Will triumphs over all
Getting an education is something students often take for granted, but nearly 700 Kubasaki High School students may be singing a new tune after a heartfelt, gut-wrenching testimonial by life development coach Johnnetta McSwain, a survivor of childhood abuse and neglect, on October 26 in the Kubasaki auditorium.
“You think you’re being cute? I’ll tell you what’s cute! Getting an education is cute!” said McSwain, describing the importance of an education in breaking the cycle of abuse. Her shocking personal experiences and amazing victory over her circumstances both horrified and amazed the audience.
Many students who attended the event were personally and emotionally affected by McSwain’s powerful testimony.
Lianna Bourdony, a sophomore at Kubasaki, said, “Even though you have everything she didn’t have, you still get inspired and can relate in some way.”
“It definitely touched me. I was emotional,” said junior Estuardo Caceres.
In a room filled with attentive students, faculty, and staff, several people in the audience appeared to be personally affected by McSwain’s testimony.
Throughout the room, comments like “that’s unbelievable” and “somebody should do something about this” rippled through the crowd.
McSwain was raised in a family where emotional and physical abuse and neglect were the norm for generations. She talked about being tied to a chair, being sexually abused over and over again by her mother’s boyfriends and her uncles, and how her older sister Sonya, now in a hospital recovering from years of addiction and depression, would beg them to take her instead.
“I’m going to protect you from those monsters,” Sonya said night after night, as they clung to each other in the bed that they shared, waiting for the dreaded doorknob to turn.
The last time McSwain saw her sister, Sonya was in a straightjacket. McSwain swore to Sonya that she would “be her voice” and would tell the world their story.
McSwain is now the Founder and CEO of Breaking the Cycle, Beating the Odds, an organization that counsels women into leaving the self-destructive cycle of abuse and neglect behind.
Looking at the classy and professional McSwain makes it hard to imagine that she spent years of her life covered in bruises and scars, neglected and unloved. Her confidence and sass on the stage masked the years she spent being silent about her horrific childhood. Her body language and powerful voice almost hid the scars on her arms.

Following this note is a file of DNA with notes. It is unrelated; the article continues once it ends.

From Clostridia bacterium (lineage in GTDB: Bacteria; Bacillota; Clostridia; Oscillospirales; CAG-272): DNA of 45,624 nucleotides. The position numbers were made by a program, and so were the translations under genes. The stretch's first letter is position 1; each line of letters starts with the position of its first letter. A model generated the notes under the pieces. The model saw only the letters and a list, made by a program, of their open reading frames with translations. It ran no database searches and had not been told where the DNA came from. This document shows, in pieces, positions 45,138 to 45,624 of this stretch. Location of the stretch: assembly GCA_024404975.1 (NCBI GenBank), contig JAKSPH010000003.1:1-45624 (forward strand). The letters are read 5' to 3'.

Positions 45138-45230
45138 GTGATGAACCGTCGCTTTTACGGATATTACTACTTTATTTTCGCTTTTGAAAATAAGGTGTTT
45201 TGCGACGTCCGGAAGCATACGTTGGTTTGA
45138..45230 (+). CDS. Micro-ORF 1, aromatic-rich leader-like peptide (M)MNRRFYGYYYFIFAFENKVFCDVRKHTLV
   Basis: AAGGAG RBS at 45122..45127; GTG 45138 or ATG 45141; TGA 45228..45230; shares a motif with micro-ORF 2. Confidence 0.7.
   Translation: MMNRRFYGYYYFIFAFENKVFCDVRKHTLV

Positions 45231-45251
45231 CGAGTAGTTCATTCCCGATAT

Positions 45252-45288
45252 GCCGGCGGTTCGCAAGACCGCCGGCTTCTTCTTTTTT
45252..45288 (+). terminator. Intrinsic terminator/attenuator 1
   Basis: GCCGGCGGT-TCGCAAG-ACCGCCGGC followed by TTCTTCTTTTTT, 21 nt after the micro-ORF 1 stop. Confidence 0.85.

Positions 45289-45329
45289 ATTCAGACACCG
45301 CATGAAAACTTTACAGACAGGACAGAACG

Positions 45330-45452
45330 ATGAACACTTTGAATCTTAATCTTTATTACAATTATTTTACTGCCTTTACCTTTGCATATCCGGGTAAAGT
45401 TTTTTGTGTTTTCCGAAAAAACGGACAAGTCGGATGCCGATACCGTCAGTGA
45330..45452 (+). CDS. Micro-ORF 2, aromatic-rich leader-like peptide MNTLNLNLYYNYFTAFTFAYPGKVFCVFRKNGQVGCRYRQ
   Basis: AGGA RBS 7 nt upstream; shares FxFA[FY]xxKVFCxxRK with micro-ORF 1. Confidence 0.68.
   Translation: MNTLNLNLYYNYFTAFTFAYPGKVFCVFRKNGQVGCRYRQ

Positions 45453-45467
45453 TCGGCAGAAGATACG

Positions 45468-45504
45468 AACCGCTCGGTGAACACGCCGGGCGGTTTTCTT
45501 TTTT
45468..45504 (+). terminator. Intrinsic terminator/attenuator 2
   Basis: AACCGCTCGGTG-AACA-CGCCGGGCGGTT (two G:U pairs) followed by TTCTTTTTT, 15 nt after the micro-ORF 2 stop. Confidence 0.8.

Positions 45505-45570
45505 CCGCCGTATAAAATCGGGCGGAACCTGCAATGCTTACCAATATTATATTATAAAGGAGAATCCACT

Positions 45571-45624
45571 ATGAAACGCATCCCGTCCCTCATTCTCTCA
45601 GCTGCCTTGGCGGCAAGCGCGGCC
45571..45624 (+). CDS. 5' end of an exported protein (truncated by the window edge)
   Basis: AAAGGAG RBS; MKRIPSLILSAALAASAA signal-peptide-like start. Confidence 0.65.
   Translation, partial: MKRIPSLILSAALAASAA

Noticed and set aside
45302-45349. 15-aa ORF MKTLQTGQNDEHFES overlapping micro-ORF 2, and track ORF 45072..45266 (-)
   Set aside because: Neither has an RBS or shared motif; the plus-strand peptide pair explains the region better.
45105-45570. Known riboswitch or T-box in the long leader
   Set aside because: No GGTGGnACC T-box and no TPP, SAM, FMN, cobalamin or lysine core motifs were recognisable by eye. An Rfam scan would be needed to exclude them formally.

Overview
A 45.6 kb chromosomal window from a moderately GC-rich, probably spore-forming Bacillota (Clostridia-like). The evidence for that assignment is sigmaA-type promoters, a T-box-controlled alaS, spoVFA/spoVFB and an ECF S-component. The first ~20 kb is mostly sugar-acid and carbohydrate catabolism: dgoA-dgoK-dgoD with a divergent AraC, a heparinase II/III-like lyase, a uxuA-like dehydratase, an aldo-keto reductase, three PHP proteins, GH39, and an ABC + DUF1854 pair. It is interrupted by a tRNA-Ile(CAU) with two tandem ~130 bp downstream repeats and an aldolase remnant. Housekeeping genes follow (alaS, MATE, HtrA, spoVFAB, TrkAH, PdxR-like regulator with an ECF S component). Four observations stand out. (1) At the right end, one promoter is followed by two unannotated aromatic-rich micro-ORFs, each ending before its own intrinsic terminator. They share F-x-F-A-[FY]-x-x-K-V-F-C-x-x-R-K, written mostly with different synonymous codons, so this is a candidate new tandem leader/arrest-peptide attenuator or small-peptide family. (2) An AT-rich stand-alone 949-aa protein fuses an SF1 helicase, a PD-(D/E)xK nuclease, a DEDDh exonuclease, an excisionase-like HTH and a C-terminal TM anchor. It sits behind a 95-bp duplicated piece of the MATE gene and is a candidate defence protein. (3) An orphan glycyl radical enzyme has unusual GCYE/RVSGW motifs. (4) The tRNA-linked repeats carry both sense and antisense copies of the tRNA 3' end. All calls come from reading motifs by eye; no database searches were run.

Kubasaki students first met McSwain last year when she was invited to speak to students by Lisa Levin, an adolescent substance abuse counselor at the time. McSwain spoke to students via Skype in a speech that culminated the school’s Red Ribbon Week, a week in which students promoted the importance of living a drug-free lifestyle.
Former KBHS teacher Victoria Holland took the core of McSwain’s message of getting an education, helping others, and staying drug-free, to her own classroom.
“My students were doing a unit on why we should reach out to others,” Holland said. “It was a good opportunity to write letters and respond to how she reached out to them…I really admire her courage, her strength, and her sincerity.”
Towards the end of her personal appearance before Kubasaki students this year, the previously upbeat and dynamic McSwain became emotional, practically in tears. This was the moment she’d been waiting for all afternoon. Columbus Wilson, a graduate of Kubasaki who wrote McSwain last year in class, mounted the stage to receive a personalized copy of her book, “Rising Above the Scars,” and a tearful hug. Many students in the crowd were touched beyond words. As Wilson exited the stage, book in hand, they applauded wordlessly, many with tears streaming down their faces.
Hearing about McSwain dropping out of high school and working minimum wage jobs in restaurants and diners astounded the audience when she said that she is only one year away from her PhD, further cementing her focus on the value of an education.
McSwain’s motivation to pick up the pieces of her life was her two sons. She was 30 years old when she made the decision to move from Birmingham, Alabama to Atlanta, Georgia.
“I looked at my baby boys, and I thought: is my boy going to be a [molester]? Is he going to go to jail? Is he going to sell drugs on the street corner?” She knew that she had to break the cycle of abuse and neglect, the cycle of a stalled or abandoned education, of jail time and unpunished crime, for the sake of her children.
“Failure was not an option!” she stated repeatedly, often emphasizing her words with a stomped foot and a shaking fist, many students echoing her words and applauding as she made her point time and again. She posted the phrase everywhere in her house as a constant reminder to never give up. Her goal was to get an education so that her boys would be proud of their mother. “I didn’t want them to be ashamed of me.”
McSwain is a hard person to imagine having ever been abused. While she was up on stage, she was beautiful and confident, someone who deserved love and who gave love freely. On and off the stage, her mere presence calls for affirmative action, and motivates people across the globe to be aware, and in control, of their own destinies, a lesson which the Kubasaki students and staff will proudly put into practice.